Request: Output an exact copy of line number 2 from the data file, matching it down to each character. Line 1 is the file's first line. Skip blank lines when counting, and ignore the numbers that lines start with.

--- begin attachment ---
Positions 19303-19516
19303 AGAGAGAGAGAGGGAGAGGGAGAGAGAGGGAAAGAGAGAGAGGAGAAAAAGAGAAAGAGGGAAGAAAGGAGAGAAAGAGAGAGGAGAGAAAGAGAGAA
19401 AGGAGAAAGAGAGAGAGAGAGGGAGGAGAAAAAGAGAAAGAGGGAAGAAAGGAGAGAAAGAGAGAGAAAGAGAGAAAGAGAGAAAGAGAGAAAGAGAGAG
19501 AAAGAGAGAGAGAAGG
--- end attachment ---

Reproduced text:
19303 AGAGAGAGAGAGGGAGAGGGAGAGAGAGGGAAAGAGAGAGAGGAGAAAAAGAGAAAGAGGGAAGAAAGGAGAGAAAGAGAGAGGAGAGAAAGAGAGAA